I've been reading this month -- slowly, as I've been sick, and it's a really long book -- Alison Weir's "Mary, Queen of Scots, and the Murder of Lord Darnley" which is about the murder of Queen Mary's husband (Lord Darnley) and who may have been responsible for his murder. (It's a contentious subject among some historians.)
Without getting bogged down in background, Queen Mary made a controversial marriage with Lord Darnley which she soon thereafter regretted on the grounds that he was, among other things, a cheating asshole. She began to spend less time with him and more time with her secretary David Rizzio, whom she may or may not have had an affair with. Either way, her husband used the rumor of the supposed affair as an excuse to murder Rizzio and very possibly tried to indirectly murder Mary in the process, probably hoping to rule the kingdom after her death.
Mary had all the necessary evidence to prosecute her inconvenient and understandably-hated husband for treason and murder, but she couldn't politically do so because she believed (probably correctly) that anything short of a reconciliation with her murderous husband would make the world think that she had been unfaithful to him, that his murder of Rizzio was justified, and that her unborn child was illegitimate and therefore not fit to inherit the crown. Her reputation could only be cleared if he reconciled with her and acknowledged the baby as his when it was born. Weir notes:
But the prestige of the Crown, as well as Mary’s reputation, had suffered as a result of Rizzio’s murder, which had also signalled an end to the Queen’s pro-Catholic policies. The fact that Darnley had taken such drastic action against his wife gave rise to suspicions that he had had just cause. Furthermore, the rift between the royal couple was now public property, which in itself was a scandal.
Given the embarrassment that now overshadowed her marriage, Mary had to embark on a damage limitation exercise. She could quite lawfully have had Darnley executed for treason, but she needed to ensure that there were no doubts as to the legitimacy of her child, [...]
This declaration of innocence on Darnley’s part was not just for his own benefit, but also to protect Mary’s reputation. For, if her husband had not instigated or approved Rizzio’s murder, there would be no grounds for suspecting Rizzio of any impropriety with the Queen.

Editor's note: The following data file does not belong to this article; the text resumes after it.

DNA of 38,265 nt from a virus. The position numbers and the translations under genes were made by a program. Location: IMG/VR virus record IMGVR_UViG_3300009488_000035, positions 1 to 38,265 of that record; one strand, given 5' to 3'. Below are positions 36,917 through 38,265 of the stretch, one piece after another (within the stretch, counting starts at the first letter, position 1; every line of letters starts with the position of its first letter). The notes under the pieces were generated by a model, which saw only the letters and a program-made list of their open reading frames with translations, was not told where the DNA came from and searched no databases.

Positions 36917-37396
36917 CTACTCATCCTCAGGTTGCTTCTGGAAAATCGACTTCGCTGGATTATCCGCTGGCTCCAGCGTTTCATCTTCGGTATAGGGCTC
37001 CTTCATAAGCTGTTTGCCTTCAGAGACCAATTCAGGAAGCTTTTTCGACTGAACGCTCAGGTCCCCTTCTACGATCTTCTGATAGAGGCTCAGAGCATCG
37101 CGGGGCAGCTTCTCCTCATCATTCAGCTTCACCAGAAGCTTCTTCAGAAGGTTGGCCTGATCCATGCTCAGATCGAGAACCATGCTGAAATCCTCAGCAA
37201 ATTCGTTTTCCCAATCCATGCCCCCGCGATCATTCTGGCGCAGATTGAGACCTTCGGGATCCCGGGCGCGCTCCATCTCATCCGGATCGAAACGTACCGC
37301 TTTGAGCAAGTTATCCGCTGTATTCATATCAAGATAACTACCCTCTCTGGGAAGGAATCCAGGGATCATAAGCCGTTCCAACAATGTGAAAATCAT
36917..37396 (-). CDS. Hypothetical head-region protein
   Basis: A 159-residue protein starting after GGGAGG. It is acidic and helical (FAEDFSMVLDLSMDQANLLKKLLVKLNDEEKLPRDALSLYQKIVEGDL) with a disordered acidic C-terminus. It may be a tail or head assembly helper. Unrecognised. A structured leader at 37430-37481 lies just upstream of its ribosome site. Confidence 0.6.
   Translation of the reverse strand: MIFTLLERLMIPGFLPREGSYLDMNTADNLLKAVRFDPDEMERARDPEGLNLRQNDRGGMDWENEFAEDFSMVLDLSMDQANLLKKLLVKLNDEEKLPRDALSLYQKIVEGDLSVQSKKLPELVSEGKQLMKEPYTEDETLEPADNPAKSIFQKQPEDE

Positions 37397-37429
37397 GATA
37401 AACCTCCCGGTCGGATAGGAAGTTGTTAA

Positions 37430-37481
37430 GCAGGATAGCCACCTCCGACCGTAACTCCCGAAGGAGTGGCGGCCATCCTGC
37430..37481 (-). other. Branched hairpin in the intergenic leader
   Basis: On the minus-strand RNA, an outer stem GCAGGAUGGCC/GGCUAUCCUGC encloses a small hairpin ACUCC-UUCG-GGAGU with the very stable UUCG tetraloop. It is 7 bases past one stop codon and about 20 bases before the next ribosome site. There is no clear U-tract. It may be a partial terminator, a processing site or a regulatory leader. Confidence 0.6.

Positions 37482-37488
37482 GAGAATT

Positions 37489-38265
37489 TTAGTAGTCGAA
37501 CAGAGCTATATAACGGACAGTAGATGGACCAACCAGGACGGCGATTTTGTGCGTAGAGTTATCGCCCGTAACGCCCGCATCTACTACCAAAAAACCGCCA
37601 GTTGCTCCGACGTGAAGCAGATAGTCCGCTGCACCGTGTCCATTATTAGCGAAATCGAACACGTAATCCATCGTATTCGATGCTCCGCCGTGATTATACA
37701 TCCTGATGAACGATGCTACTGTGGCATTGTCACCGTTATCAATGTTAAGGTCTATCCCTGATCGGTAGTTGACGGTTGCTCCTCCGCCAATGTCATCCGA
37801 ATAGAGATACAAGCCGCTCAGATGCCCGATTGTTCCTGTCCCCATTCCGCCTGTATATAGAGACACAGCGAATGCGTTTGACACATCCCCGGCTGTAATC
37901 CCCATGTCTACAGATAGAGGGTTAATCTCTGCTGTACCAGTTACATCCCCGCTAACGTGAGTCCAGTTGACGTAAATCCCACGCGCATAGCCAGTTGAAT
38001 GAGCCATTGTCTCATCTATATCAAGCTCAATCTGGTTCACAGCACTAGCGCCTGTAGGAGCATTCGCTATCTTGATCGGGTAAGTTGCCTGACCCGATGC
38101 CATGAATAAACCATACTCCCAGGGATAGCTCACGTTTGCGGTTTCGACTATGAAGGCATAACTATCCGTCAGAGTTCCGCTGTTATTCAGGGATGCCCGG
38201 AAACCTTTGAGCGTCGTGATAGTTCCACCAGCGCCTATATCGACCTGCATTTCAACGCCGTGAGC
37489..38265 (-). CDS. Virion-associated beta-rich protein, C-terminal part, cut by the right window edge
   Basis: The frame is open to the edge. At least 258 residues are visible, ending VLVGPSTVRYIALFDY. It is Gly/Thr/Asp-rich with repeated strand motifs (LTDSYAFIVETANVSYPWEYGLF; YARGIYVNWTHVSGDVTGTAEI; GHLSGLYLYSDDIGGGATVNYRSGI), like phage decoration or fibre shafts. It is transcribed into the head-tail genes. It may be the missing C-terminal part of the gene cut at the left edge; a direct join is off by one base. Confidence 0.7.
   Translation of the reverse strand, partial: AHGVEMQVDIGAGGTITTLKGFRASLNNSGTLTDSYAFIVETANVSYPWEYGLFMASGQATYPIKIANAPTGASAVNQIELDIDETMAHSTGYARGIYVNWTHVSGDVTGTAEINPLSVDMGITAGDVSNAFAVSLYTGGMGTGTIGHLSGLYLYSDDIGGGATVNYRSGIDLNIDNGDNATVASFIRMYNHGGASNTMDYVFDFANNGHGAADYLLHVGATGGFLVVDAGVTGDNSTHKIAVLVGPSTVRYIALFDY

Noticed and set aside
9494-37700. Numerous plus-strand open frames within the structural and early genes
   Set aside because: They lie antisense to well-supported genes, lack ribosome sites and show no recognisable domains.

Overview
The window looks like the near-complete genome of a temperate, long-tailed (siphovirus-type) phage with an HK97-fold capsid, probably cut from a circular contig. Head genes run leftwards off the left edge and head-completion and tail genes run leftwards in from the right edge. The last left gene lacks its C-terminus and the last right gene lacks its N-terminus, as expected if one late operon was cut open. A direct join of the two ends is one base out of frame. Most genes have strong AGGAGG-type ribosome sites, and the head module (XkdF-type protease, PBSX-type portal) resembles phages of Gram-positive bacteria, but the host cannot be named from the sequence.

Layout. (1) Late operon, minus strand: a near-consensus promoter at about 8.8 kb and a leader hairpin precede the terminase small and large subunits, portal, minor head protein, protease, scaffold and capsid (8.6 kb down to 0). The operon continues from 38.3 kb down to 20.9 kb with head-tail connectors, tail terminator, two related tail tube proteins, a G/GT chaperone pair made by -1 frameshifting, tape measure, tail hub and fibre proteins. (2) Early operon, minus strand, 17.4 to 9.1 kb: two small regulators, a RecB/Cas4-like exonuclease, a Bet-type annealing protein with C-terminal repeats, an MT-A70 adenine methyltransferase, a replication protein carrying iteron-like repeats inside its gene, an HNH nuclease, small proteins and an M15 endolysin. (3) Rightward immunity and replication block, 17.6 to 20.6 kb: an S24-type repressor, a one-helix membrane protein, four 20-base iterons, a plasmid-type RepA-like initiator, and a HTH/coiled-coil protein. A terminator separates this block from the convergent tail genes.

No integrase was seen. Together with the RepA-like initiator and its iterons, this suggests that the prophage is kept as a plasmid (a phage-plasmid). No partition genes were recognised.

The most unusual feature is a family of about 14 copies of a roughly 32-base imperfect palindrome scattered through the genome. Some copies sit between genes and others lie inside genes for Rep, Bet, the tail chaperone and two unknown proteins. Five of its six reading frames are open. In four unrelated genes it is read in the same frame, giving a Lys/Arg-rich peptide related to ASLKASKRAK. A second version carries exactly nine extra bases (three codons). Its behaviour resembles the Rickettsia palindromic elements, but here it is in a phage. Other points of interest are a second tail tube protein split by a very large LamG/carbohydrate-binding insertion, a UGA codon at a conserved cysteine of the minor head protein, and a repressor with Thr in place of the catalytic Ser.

I've noticed that in several places, Weir obliquely refers to the culture 'back then' (in different but similar words) to allow the audience to distance themselves from this widespread misogynistic attitude that a violent husband must be justified in his choices in light of his wife's presumed bad actions. Nor do I blame Weir for making this distinction; she's writing history, not feminism, and in a climate where any assertions on her part that the values of back then look an awful lot like the values of right now would almost certain result in backlash and derailing from her actual topic. So I understand why she avoids such an assertion.
But I will not avoid such an assertion. I absolutely live in a culture where it is routine for violent men to be sympathized with and even coddled by the justice system on the grounds that their female victims must have caused or earned or triggered violence in their husbands. I live in a culture where we extend numerous benefits of doubt to men who abuse women, but condemn on the flimsiest of pretexts women who are abused. And I live in a culture where women victims of male abusers are frequently invisibled from the discussion of their own victimization in favor of a focus on the poor, beleaguered man responsible for their death.
It's depressing -- and telling -- to read about back then and realize how very similar it is to right now.